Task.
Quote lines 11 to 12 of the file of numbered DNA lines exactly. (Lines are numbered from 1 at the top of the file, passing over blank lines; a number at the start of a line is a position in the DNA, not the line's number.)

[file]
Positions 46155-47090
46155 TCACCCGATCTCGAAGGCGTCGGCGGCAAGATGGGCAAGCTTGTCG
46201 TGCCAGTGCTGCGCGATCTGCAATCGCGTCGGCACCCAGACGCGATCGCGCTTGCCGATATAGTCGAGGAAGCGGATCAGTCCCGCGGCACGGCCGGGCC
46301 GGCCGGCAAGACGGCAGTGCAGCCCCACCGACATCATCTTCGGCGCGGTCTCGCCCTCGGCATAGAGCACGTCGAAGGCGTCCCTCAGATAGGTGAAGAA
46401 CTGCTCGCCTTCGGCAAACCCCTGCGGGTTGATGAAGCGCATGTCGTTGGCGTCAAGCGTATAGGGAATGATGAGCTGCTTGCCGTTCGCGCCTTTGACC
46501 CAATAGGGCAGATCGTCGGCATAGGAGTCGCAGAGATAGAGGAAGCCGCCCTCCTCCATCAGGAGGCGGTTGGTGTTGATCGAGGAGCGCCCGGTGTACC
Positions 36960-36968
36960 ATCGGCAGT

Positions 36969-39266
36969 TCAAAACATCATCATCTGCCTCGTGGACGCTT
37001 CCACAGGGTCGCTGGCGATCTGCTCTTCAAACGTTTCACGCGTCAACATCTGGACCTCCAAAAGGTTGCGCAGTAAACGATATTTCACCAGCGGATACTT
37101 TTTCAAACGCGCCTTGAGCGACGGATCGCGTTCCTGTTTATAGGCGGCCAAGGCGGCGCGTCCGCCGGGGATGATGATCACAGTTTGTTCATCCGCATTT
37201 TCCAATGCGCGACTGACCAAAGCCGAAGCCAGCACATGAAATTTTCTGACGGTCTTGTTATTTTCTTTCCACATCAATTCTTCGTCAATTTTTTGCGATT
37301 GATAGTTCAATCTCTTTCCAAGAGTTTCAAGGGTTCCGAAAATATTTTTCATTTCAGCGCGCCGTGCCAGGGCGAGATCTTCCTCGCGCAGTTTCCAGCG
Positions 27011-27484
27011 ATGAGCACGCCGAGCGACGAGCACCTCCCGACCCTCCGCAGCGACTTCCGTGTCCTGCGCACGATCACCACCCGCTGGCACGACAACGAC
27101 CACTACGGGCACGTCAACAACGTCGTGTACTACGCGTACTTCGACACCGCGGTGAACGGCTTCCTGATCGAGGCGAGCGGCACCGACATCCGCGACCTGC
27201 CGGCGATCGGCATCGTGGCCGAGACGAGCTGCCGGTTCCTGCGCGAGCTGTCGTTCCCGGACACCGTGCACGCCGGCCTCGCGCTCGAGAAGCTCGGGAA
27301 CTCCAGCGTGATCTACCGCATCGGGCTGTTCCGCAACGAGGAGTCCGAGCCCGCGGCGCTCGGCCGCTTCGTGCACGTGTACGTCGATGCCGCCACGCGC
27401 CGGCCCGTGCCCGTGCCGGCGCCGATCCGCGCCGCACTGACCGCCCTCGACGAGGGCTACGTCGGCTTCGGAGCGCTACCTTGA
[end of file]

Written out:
37001 CCACAGGGTCGCTGGCGATCTGCTCTTCAAACGTTTCACGCGTCAACATCTGGACCTCCAAAAGGTTGCGCAGTAAACGATATTTCACCAGCGGATACTT
37101 TTTCAAACGCGCCTTGAGCGACGGATCGCGTTCCTGTTTATAGGCGGCCAAGGCGGCGCGTCCGCCGGGGATGATGATCACAGTTTGTTCATCCGCATTT